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Thursday, March 18, 2010

Not Trash

I almost threw out Darien's tooth today! Correction--I threw out Darien's tooth today, but then dug it out of the trashcan from underneath used tissues, lunch remnants, and pencil sharpenings, because I happen to possess the teacher super-power of trash immunity. I had noticed a plastic bag on the floor and tossed it while scanning the room for any other quick fixes that would make me feel better about our classroom's level of cleanliness. It's really amazing how much more satisfied I am with the state of the classroom and perhaps even the world at large when just a few stray markers have been put away, the empty sandwich bag has been disposed of, and the leftover lunch utensils have been picked up off the floor.

When Darien asked to have his tooth back, I truly had no idea what he was talking about.
"I took it?" I asked. I did sound like something I would do, particularly if the tooth in question had been getting more attention than the literacy center assignments, but I had no recollection of confiscating anyone's newly lost tooth. "Are you sure?"
"Yeah--it was in the bag." And thus commenced the trash digging.
Fortunately, the lost lost tooth situation turned out just fine, which is more than I can say for another trash situation a couple of years ago.

One year, my second grade class studied the physics of flight. The culminating project of our months-long unit was the design and construction of airplanes out of balsa wood for a flight contest. A few days before our final flight contest, I came into school one morning to find the laundry basket that usually held the twenty-four planes empty and sitting next to the also-empty trash can. Still in denial, I checked the closet to see if I had perhaps stored the planes in the closet without first putting them in the basket. When this hopeful theory did not pan out, I had to admit that I knew exactly where the planes were—in the dumpster. On the verge of panic, I ran through the school to find the custodian. Out of breath from running, I panted, “I think—I think the cleaning crew THREW AWAY our planes--ALL of our planes, all 24 of them--why would they do that? They are clearly not trash—they are planesour planes that are now gone!”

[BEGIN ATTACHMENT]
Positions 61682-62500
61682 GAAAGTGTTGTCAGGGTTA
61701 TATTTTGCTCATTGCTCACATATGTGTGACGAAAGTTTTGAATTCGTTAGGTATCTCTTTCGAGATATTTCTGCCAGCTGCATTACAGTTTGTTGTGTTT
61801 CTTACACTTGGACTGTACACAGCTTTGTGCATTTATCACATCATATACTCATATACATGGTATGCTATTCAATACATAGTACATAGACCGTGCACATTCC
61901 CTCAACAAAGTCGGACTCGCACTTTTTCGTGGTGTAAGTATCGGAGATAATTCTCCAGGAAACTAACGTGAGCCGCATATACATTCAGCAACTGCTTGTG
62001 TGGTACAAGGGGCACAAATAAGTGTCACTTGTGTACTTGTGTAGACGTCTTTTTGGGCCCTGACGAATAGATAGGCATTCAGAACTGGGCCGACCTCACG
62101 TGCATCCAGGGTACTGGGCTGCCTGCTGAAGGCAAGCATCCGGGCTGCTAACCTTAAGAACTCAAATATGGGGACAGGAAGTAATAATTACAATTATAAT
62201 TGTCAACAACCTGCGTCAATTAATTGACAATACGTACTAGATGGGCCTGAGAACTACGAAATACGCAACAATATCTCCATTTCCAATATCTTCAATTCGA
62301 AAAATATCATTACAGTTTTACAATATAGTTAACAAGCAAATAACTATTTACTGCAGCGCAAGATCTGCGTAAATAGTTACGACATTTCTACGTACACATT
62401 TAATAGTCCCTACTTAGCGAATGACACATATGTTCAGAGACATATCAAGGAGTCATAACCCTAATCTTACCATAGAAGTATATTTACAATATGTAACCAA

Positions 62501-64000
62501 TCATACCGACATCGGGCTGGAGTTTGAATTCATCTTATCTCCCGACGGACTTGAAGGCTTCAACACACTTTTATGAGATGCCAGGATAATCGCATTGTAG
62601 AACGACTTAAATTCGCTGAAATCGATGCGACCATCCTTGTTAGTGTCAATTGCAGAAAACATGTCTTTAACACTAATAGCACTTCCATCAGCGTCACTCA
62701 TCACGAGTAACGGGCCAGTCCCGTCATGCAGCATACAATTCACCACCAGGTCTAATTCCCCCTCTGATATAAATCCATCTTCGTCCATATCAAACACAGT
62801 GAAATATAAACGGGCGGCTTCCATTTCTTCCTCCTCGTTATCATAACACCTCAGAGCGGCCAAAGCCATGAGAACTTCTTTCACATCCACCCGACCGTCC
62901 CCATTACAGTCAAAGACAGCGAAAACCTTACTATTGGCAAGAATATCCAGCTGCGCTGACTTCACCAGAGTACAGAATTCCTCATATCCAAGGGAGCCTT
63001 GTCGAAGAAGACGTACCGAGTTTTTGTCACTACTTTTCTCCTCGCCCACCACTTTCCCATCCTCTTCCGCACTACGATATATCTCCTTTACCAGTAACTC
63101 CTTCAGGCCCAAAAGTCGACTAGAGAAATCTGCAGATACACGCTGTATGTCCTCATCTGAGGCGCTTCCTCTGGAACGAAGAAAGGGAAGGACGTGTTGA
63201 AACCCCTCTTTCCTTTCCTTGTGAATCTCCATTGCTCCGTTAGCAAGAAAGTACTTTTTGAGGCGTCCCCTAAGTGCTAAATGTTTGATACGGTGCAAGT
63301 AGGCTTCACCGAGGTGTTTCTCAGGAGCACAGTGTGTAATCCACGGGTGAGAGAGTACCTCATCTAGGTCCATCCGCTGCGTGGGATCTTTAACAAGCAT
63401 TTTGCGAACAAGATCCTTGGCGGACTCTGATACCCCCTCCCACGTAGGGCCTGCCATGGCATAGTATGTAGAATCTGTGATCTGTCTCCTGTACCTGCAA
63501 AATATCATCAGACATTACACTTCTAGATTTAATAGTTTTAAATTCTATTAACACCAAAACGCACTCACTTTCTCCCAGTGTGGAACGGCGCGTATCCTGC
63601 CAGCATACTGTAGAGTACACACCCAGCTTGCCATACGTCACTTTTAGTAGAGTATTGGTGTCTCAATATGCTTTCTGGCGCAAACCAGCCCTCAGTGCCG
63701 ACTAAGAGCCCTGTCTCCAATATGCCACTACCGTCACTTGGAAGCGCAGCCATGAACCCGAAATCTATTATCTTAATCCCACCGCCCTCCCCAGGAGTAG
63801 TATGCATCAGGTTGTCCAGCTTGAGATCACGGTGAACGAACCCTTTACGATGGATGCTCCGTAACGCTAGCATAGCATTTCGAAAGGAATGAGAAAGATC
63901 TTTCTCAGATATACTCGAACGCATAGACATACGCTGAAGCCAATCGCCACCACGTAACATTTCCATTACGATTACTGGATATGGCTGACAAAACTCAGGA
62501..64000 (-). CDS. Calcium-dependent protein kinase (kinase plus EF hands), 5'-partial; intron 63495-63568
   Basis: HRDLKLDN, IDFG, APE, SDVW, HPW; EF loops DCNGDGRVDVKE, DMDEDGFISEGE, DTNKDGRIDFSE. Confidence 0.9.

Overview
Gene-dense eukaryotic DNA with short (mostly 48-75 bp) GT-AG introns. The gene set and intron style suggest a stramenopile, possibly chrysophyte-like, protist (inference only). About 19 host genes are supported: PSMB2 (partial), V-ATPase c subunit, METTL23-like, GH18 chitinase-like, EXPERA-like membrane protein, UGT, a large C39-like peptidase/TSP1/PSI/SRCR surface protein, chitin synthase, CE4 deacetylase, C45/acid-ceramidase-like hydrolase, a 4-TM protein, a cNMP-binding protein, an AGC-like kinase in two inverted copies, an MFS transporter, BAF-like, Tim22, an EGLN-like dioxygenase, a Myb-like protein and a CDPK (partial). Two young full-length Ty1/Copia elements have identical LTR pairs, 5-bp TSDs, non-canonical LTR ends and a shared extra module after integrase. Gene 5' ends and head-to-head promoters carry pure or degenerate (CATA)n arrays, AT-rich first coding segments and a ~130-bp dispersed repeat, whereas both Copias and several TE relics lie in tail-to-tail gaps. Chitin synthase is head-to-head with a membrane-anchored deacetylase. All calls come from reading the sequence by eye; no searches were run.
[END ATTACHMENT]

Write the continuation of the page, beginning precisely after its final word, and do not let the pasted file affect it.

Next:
The custodian and I put on latex gloves and opened the dumpsters behind the school. Bag by bag, we combed through an entire day’s worth of school trash before finally finding the planes among peanut butter sandwich crusts and orange peels. Thoroughly repulsed, we disentangled the pile of plastic propellers and balsa wood wings from dirty napkins and still-dripping milk cartons. We had worked so hard on those planes that I couldn't just leave them there in the bags of trash. I salvaged what remained of the kids' work and sprayed an industrial disinfectant all over them before realizing that there was just no way I was going to put these trash-covered and now chemical-covered creations back in the kids' hands. It worked out alright, more or less, actually. The kids whose planes didn't fly so well got to revise their whole design!

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